Suit brought against Anthem Blue Cross could become class-action
Changes annual deductibles and other costs and coverage at a whim
LOS ANGELES, Calif.—More than 100,000 Anthem Blue Cross customers statewide could end up being part of a class-action lawsuit brought by three individual policyholders and the nonprofit group Consumer Watchdog targeting the insurer’s May 1 increases to annual deductibles and other costs.
The suit, filed Monday in Los Angeles Superior Court, also targets other recent changes that allow Anthem to alter any terms of individual policyholders’ contracts on 60 days notice, including which health care services and benefits are covered, according to Consumer Watchdog.
The plaintiffs are David Jacobson of Santa Monica, Janet Kassouf of Hayward and Alison Heath of San Francisco. Premiums for all three increased by more than 20 percent on May 1, according to the complaint. They are seeking to add additional policyholders as plaintiffs to their case.
“When Blue Cross changes annual deductibles and other costs and coverage at a whim, the result is a moving target,” said attorney Jerry Flanagan of behalf of Consumer Watchdog.
“Consumers are left with no certainty about what they will have to pay and what coverage they’ll receive,” he said. “When consumers purchase health insurance, they carefully consider the price they’ll pay and the coverage they’ll receive. If Blue Cross is allowed to boost profits by changing prices and reducing coverage every two months, then the contract is worthless.”
Darrel Ng, a spokesman for Anthem Blue Cross, said the company does not comment on litigation. However, he said Anthem “works diligently to slow the increase in medical costs so we can keep health insurance affordable for as many Californians as possible. Health plans are highly regulated in the state, and all changes were made with the knowledge and approval of state regulators.”
Consumer Watchdog alleges that by making the changes to consumers’ health insurance contracts, Anthem breached those agreements and violated provisions of state law barring deceptive and misleading insurance policies, as well as other laws barring “unconscionable” contract terms.
The lawsuit targets two changes that Consumer Watchdog said render the contracts “illusory.” In February, according to the complaint, Anthem sent its California customers a letter notifying them that as of May 1, the company would increase annual deductibles and other yearly out-of-pocket costs, including co-pays and the total amount policyholders must pay out of pocket each year.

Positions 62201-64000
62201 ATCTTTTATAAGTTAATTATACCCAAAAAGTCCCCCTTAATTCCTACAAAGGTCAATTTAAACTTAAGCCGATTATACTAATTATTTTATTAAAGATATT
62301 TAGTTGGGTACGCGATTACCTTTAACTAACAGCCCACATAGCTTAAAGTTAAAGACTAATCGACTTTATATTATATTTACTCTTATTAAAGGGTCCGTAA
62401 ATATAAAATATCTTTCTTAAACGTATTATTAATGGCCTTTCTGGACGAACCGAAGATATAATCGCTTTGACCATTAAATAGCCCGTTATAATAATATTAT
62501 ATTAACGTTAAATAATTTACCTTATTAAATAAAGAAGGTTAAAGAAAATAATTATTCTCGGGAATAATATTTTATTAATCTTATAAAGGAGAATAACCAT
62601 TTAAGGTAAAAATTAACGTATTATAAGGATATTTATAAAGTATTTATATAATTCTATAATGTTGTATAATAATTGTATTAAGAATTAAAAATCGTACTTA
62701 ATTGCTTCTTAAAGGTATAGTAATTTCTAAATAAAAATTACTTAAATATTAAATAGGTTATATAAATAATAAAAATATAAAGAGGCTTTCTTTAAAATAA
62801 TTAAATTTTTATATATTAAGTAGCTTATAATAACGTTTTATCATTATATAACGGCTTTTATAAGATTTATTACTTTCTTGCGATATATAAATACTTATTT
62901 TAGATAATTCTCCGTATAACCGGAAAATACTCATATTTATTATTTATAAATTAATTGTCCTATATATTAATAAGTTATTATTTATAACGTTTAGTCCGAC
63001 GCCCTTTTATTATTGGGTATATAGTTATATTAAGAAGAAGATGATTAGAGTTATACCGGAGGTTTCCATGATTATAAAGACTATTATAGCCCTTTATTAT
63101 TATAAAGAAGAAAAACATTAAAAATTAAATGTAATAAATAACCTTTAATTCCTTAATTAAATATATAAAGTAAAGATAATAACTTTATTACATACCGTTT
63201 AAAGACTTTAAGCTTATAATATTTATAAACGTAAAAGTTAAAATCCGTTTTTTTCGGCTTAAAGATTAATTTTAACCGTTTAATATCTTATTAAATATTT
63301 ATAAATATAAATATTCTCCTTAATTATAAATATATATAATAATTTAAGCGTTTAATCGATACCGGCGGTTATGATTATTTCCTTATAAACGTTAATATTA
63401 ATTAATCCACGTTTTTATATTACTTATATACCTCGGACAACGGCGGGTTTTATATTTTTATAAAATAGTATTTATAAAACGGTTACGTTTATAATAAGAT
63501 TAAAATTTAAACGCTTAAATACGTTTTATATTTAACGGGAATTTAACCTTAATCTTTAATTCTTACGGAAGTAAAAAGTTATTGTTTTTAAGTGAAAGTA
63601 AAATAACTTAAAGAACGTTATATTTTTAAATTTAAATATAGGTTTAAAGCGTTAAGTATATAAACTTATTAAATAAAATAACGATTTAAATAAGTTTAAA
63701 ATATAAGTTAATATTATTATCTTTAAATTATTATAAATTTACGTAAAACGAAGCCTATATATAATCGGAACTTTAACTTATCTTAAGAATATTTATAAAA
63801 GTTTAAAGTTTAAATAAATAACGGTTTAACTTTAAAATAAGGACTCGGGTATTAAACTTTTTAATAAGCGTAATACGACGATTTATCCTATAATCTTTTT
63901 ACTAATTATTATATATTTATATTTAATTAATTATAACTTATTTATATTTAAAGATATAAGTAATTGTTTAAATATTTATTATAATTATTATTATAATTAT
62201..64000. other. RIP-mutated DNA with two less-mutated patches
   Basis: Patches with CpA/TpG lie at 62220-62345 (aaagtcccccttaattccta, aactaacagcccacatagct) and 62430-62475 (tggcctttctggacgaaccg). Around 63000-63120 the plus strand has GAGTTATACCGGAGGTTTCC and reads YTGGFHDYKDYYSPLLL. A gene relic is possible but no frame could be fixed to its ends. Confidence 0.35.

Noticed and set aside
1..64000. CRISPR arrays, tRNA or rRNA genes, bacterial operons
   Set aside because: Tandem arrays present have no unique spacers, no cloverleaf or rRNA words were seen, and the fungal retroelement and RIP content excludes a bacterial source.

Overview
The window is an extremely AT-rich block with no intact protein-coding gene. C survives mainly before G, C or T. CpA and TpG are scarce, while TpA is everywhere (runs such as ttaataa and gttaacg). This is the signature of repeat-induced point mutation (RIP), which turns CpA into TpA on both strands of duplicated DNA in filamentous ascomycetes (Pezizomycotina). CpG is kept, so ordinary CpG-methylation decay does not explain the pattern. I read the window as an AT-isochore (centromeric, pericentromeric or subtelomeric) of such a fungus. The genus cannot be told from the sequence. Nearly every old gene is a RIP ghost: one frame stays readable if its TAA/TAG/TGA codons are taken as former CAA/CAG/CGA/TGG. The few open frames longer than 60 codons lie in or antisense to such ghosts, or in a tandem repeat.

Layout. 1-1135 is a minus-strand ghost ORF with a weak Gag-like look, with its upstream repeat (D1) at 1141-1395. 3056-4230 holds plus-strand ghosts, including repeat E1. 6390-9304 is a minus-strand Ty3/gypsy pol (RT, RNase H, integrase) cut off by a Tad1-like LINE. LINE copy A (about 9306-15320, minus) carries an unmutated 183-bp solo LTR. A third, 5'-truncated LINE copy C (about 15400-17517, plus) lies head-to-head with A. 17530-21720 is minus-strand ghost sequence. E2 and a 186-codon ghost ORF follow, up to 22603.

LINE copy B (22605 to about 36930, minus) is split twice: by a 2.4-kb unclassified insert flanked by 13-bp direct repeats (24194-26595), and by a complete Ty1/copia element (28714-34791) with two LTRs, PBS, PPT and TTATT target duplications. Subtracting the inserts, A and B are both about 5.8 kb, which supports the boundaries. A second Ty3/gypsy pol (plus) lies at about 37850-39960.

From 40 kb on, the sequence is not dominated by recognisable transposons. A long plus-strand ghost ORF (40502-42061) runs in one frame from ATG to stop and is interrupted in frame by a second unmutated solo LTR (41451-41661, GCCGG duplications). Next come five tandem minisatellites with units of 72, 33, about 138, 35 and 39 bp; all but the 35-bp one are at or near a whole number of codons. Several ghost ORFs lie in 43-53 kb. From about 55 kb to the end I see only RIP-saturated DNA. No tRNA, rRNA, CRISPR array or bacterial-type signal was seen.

In May, Anthem implemented the mid-year increases announced in February and sent a notice to customers that as of Aug. 1, it could make changes to any terms and conditions of consumer contracts, including which health care services and benefits are covered, on 60 days notice, according to Consumer Watchdog.
LOS ANGELES, Calif.—Calabasas-based Fuel Doctor, which makes a small device it claims can increase vehicle miles per gallon by 25 percent, was sued by a consumer who says it did nothing for her car.
Mlissa Drinville filed her lawsuit Wednesday in Los Angeles Superior Court, alleging false advertising and unfair competition.
She is asking for an injunction to stop the company from claiming the device increases fuel efficiency, along with unspecified damages. She also wants to add other consumers to the suit and make it a class action.
Whether you’re on business or vacation, if you’re sleeping in anything more sophisticated than a zippered sack, staying connected is a necessary part of travel.
For years, a crusty USB jack and some intermittent Wi-Fi were enough to constitute a full suite of technological hotel amenities.
Today’s future-forward lodge has to offer in-room nightclub lighting and 3D television just to keep up with the Skywalkers.
The new breed of techie lodging is no less a hotel than a Best Buy with blankets.
SAN FRANCISCO, Calif.—The U.S. Coast Guard is suspending its search off the California coast for a distressed 29-foot sailboat that was carrying a couple and two children, and said Tuesday the incident is “possibly a hoax.”
The mission’s cost has reached several hundreds of thousands of dollars since Sunday, said Cmdr. Don Montoro.
NEW YORK, N.Y.—Facebook may have to pay some of its users up to $10 each to settle a class-action lawsuit over its “Sponsored Stories” ads, according to legal notices sent out late last week.
But don’t get your hopes up just yet: Your chances of actually seeing that much cash are pretty slim.
An executive with the Los Angeles County Metropolitan Transportation Authority applauded the state legislature’s recent approval of funding for the first phase of a high-speed rail project from Los Angeles to San Francisco.